One of Wolfgang Amadeus Mozart's best known piano concertos, No. 23 in A major, K. 488, is also one of his most popular.
Its sunny and bright tunefulness is infectious and irresistible. And not only for listeners. It's also a favorite among pianists. And for Jean-Philippe Collard it holds a special place in his heart — but for a very different reason.
"When I was young, I went to Berlin to play at a competition," Collard said in a phone interview with the Deseret News from Eugene, Ore. "I was 10 years old and my father went with me. Back then we had to travel by train and it took 22 hours to go from Paris to Berlin."
This was his first important piano competition, and the boy's father promised him a present if he won.
"He said, 'I will buy your first score for piano if you win.' "
The young pianist went on to win the competition and his father treated him by buying the score to Mozart's K. 488 concerto. "It was very special to me, and I fell deeply in love with the music and had to learn it right away," Collard said. "And I still have that score with me."
The A major concerto will be on the program when Collard comes to Salt Lake City this coming weekend to play with the Utah Symphony under the baton of guest conductor Gilbert Varga.
Also on the program are two works unfamiliar to Utah Symphony audiences: Ruth Crawford Seeger's "Rissolty Rossolty: An American Fantasy" and the Andante for String Orchestra. (Seeger, incidentally, is folk singer Pete Seeger's stepmother.)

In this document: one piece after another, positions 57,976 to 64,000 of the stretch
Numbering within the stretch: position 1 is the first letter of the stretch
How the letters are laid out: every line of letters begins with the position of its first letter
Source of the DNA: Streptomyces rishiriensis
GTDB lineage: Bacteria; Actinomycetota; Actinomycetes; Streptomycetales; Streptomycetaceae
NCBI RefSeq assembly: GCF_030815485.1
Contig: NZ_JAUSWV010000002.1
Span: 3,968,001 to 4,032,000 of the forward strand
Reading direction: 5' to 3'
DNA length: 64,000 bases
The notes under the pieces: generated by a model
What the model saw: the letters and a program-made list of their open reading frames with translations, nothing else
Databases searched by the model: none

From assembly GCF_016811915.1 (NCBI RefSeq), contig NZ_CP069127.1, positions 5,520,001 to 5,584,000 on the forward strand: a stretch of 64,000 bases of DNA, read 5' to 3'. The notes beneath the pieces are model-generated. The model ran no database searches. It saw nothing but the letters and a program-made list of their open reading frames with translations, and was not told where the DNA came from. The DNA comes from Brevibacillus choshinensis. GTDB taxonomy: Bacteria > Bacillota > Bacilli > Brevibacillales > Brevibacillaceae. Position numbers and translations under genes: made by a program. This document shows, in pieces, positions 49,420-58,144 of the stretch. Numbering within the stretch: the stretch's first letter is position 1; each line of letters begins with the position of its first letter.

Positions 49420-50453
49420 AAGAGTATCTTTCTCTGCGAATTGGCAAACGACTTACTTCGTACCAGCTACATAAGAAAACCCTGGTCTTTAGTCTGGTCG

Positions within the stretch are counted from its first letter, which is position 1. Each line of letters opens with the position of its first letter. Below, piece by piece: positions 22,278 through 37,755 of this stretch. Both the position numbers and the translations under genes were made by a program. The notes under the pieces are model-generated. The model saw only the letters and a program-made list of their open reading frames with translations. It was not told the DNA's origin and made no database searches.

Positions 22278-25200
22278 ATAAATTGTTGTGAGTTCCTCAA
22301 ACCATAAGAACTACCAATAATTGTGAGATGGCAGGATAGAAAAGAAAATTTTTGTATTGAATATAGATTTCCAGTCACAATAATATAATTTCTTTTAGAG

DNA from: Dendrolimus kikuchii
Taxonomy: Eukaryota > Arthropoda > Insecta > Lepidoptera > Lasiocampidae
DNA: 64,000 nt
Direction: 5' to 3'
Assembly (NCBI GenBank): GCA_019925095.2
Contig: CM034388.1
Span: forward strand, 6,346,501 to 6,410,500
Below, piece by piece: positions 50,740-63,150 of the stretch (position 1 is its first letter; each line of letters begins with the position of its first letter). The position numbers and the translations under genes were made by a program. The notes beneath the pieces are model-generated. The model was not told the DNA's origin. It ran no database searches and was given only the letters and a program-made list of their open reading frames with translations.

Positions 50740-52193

Rounding out the concert is Antonin Dvorak's ever popular Symphony No. 9, better known to most as the "New World Symphony."
Collard's father was a talented amateur musician. An organist who played every Sunday in church, he was an important influence in the budding young performer's life — but not in the way one would have expected.
"He didn't want me to become a professional musician," Collard said. And although he was taking piano lessons, the elder Collard probably never expected his son to become the successful and sought after concert artist he turned out to be.
"My father kept saying, 'Of all my children, he is lazy. He only practices 10 minutes a day.' Yet he never interfered with my practice or with my teachers. And he never told me about interpretation. But he was attentive and always optimistic."
Despite his extensive repertoire and his affinity for the music of French composers (when the Deseret News spoke with him he had just performed Maurice Ravel's Concerto for the Left Hand with the Oregon Symphony and Carlos Kalmar), Collard always enjoys every opportunity he has for playing Mozart's concertos.
"This is music from heaven," the 62-year-old pianist said. "It is so fantastic and clean and clear. It is sheer purity. Everyone should love Mozart. His music speaks to everyone on the planet."
If you go...
What: Jean-Philippe Collard, piano; Gilbert Varga, conductor, Utah Symphony
Where: Abravanel Hall
When: Feb. 12 and 13, 8 p.m.
How much: $16-$51
Phone: 801-355-2787 or 888-451-2787
Group discounts phone: 801-533-6683
Also: Val A. Browning Center for the Performing Arts, Weber State University, Feb. 11, 7:30 p.m., $13-$33 (801-399-9214 or symphonyballet.org)